Why do we use histogram?
The primary tool on my camera is by far the histogram and the reason for this is that it shows the graphics of the image in the best way possible. There will always be a difference between the screen on your camera and the actual image regarding color and light, what is seen on the screen may be off for a number of reasons as direct sunlight, screen settings, quality on the screen itself etc.
However the histogram will give you the detailed information to evaluate the shot and help you settle with what you have or trying for a more optimized shot. So the question is not when to use the histogram, it should be used on all images captured.
In the images below take a close look at the white histogram (light), it will be difficult to get this all the way to the right side without creating a burnt out red color. The color channels may be adjusted in most software, so the blue and green may be adjusted later on if needed.
In the image above I have chosen to use the separate Red, Green and Blue color histograms. This way it is possible to detect if any of the colors are “burnt out”, the left side shows the dark colors/areas of the picture and the closer to the right edge the brighter the image/colors. In most image softwares each color channel can be adjusted separatly to make a more acurate image.
If the bars of the histogram climbes all the way up the left side it shows that the image do have areas so black that a image software will not be able to recognize details in the areas. If the bars goes all the way up on the right side, the situation will be the same although for the bright areas on the image. If there are no grey left in the areas, a image software (photoshop or similar) will not be able to show details within the areas. The software will try it’s best however structures (like the trees in the image background shown above) will be seen as a grey area without contrast rather than separate trees if any light is adjusted after taking the picture.
To show you the difference in increasing the exposure by 1.33EV this is the difference:
The first image have an exposure that is to dark and it will be difficult to get the colors correct at any time. If I had made the histogram look like the second one when making the picture, it would have had a much better base for print and color correction.
So my solution is always to make sure to frame the image correctly, and check the histogram on the camera. The further the histogram is to the right side, the more color information will be available to a software. Be really picky about this if shooting in a auto program and adjust the EV+/- on the camera before taking another picture. There will also be a different experience with different camera. My D3 was pretty much spot on with measuring light, however the D800 has to be adjusted. My D800 normally puts the histogram to far to the left (dark image), so it is almost without exeption that I need to add light to the picture by adjusting shutter, aperture or ISO.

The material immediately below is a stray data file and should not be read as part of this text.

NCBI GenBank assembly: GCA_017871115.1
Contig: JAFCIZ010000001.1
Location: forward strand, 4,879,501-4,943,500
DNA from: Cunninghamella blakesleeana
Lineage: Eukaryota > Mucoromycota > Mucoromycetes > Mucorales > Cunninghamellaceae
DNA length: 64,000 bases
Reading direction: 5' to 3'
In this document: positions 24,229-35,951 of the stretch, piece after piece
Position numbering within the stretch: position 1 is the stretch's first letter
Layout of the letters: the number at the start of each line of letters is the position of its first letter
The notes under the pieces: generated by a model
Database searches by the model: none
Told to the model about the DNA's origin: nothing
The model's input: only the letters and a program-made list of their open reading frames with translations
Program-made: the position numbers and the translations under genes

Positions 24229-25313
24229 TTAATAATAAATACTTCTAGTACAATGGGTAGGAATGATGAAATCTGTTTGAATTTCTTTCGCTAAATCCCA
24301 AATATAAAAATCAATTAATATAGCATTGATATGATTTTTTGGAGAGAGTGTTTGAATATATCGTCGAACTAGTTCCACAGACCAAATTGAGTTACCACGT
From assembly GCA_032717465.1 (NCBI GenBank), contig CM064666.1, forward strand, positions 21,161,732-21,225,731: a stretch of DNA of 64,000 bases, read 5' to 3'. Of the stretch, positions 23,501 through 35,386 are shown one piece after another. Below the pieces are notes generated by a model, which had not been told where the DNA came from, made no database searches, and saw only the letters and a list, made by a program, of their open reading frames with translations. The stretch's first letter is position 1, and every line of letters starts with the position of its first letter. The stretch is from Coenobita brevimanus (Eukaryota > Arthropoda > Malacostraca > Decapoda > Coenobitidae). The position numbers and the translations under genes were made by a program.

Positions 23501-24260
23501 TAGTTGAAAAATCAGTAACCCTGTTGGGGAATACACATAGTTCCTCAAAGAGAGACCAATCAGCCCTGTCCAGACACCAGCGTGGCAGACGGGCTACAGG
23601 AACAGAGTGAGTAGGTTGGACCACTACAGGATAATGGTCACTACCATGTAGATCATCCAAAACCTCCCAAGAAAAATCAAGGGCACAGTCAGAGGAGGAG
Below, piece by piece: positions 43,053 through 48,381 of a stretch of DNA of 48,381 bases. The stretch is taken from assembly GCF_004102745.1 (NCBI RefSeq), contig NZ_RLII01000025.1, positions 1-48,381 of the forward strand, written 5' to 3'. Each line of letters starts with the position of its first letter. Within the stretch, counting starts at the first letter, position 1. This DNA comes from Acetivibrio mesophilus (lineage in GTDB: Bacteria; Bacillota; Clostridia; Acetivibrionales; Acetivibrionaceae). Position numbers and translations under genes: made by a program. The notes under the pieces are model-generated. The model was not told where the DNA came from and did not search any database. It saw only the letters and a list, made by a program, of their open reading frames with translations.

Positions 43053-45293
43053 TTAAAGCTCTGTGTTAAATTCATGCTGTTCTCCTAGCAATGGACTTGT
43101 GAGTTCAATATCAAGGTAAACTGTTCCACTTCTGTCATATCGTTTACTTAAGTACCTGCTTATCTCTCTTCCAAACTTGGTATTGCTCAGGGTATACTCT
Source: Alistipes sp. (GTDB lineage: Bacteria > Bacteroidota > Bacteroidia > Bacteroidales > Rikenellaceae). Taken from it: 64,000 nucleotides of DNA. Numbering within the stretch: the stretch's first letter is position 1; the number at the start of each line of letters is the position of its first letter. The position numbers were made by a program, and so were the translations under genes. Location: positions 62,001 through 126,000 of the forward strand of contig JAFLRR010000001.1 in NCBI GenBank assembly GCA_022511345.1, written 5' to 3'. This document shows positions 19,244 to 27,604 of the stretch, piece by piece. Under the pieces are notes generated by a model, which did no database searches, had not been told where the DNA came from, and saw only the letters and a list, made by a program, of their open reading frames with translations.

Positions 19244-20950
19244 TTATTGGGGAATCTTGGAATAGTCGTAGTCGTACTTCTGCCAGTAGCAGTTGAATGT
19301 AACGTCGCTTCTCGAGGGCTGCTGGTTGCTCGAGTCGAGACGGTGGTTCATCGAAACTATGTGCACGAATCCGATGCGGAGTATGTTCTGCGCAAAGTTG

This is also the first explanation regarding file format, I will get back to file format in another blog, a camera with the ability to catch more gray tones and this way give a software better chance to adjust more details in the image.
After taking a picture like the one above, my priority is to: Check the Histogram and then check to see if the camera settings gives me the expected effects in the picture. If I decide on calm water without waves and the screen on my camera shows water with the waves then I need to change the settings before trying again.
My approach to photography has always been to do more work when taking a picture rather than base my outcome on time spent in front of a computer. So a perfect histogram is always a goal since it gives a image that in some cases may be printed directly, rather than spending my time on a imaging software. And since the true outcome does not show until printed (unless your monitor is very well calibrated), the histogram will show you the truth before you need to waste paper, ink and money on multiple prints before the good print shows up.
The easiest way to adjust more or less light will often be with the exposure compensation button on your camera. (normally shown with a +/- symbol on the camera. If the histogram is to far to the left, adding a bit of light slides the histogram towards the right side and by doing so your work will be easier. So when adjusting the settings, make it a goal to get histogram heavy on the right side, or if perfect, looking like a mountain.